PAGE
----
Joc Pederson has always been a streaky hitter. In 2017, he saw extremes on both end of the spectrum.
What went right
Pederson revamped his swing in August in Triple-A Oklahoma City, and it finally paid off in the postseason. Added to the NLCS roster because the Dodgers needed an extra outfielder for when Chris Taylor subbed in at shortstop for an injured Corey Seager, Pederson made the most of his opportunity.
He doubled in his only NLCS start, then tied a World Series record with five straight games with an extra-base hit in the Fall Classic. Pederson hit three home runs in the world Series, one shy of the franchise record, including a game-tying shot in Game 2 and insurance runs in Games 4 and 6.
Pederson hit .304/.360/.826 in the postseason, and was the first player in baseball history with a hit and a run scored in each of his first six World Series games.
After his second stint on the disabled list, Pederson was fully healthy for a good stretch, and hit .295/.408/.648 with nine home runs and 10 doubles in 37 games.
What went wrong
Pederson was optioned to the minors for the first time in his career, with a 2-for-41 slump in July into August hastening his demotion.
“At that point in time there needed to be clear changes and growth for him on the field, off the field,” manager Dave Roberts said. “His ability to stay the course and focus on things that he can control, I think helped him grow as a major league baseball player. And to his credit, he didn’t jump ship.”
From July 29 through the end of the regular season, Pederson was 6-for-63 (.095) in the majors with no home runs.
Pederson spent two stints on the disabled list, missing 10 games with a right groin strain in April, then another 18 games with a concussion in May and June after a violent outfield collision with Yasiel Puig.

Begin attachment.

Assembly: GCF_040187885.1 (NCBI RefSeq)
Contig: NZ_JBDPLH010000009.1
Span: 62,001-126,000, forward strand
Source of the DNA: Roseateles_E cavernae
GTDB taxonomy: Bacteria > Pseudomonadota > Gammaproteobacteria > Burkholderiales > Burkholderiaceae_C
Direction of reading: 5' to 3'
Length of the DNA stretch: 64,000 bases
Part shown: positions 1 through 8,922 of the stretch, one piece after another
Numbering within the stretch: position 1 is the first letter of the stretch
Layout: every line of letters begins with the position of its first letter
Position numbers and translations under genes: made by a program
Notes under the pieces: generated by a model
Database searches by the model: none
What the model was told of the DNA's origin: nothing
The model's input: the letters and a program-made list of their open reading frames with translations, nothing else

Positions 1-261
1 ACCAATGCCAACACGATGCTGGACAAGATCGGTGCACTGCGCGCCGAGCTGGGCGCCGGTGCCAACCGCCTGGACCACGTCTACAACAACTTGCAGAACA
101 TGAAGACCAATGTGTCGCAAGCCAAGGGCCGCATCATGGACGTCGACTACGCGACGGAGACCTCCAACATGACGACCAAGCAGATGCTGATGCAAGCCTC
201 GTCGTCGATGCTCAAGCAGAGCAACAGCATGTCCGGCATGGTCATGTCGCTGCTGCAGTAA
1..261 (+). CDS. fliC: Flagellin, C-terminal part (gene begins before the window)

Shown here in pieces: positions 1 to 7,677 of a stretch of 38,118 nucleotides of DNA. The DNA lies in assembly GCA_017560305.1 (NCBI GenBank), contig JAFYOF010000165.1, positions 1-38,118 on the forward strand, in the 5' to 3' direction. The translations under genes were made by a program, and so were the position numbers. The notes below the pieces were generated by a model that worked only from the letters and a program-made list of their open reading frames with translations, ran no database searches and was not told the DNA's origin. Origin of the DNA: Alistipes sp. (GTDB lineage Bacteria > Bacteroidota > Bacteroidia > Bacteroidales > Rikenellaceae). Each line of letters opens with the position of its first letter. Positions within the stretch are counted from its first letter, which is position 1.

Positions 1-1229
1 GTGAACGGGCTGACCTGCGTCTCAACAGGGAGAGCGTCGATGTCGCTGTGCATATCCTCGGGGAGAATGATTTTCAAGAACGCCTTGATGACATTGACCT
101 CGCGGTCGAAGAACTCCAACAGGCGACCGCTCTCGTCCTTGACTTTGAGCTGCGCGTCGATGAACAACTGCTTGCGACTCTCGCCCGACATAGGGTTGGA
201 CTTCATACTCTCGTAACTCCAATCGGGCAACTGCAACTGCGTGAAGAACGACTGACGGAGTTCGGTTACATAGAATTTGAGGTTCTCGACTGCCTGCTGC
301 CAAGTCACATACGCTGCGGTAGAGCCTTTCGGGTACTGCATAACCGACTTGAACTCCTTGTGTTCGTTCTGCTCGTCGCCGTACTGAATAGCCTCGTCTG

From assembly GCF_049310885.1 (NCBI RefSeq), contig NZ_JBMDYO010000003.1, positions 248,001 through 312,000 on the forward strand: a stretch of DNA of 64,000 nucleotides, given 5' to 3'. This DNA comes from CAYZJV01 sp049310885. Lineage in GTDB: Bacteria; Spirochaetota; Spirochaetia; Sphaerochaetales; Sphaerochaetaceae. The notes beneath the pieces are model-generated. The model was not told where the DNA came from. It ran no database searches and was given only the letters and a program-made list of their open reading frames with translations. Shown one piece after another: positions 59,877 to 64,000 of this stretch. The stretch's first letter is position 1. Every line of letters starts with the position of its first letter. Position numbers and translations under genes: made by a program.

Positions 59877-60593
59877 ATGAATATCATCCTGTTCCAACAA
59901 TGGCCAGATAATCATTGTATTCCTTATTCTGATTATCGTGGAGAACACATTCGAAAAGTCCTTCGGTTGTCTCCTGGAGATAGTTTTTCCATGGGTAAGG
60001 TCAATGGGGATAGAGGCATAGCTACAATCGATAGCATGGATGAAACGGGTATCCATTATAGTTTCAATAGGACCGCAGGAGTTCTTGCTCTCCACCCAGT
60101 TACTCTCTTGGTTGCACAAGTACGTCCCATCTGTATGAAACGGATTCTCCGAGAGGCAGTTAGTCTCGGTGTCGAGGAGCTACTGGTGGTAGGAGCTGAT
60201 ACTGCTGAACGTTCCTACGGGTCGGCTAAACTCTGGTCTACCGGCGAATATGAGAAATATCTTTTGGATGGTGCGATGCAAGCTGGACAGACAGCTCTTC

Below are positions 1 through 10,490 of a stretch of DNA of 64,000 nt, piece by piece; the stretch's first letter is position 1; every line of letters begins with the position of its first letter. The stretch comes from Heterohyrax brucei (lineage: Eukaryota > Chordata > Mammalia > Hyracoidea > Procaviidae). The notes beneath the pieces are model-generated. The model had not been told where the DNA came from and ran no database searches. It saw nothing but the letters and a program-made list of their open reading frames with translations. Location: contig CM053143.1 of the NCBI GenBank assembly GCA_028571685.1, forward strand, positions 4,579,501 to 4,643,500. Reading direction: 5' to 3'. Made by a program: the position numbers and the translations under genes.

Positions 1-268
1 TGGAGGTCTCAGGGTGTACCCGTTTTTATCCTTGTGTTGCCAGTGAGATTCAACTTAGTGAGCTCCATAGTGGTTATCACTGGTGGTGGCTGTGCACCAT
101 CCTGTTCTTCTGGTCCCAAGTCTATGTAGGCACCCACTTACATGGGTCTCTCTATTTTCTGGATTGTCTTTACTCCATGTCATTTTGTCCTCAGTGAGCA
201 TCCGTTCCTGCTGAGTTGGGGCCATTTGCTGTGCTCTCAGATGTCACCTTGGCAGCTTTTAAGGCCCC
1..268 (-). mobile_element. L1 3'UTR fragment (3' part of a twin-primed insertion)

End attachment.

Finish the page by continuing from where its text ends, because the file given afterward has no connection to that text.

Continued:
His defensive ratings — at least the metrics publicly available — plummeted in 2017. After ranging from roughly slightly below average to slightly above average in the first two seasons of his career in center field, Pederson was well below average across the board this year.
Pederson rated as 5.4 runs below average per Ultimate Zone Rating, 10 runs below average per Total Zone Rating, and 12 runs below average per Defensive Runs Saved. All this while playing just 655⅔ defensive innings in center field, just under 60% of his average of the last two years.
After returning from the minors, six of Pederson’s 13 starts — including the playoffs — came in left field, and two more at designated hitter.
Stats: .212/.331/.407, 11 HR, 20 doubles in 323 PA
Game of the year
Pederson drove in a career-best five runs on opening day in a win over the Padres, including a grand slam in the third inning, the first of eight grand slams hit by the Dodgers in 2017.
With three years, 23 days of major league service time, Pederson is eligible for salary arbitration for the first time this winter.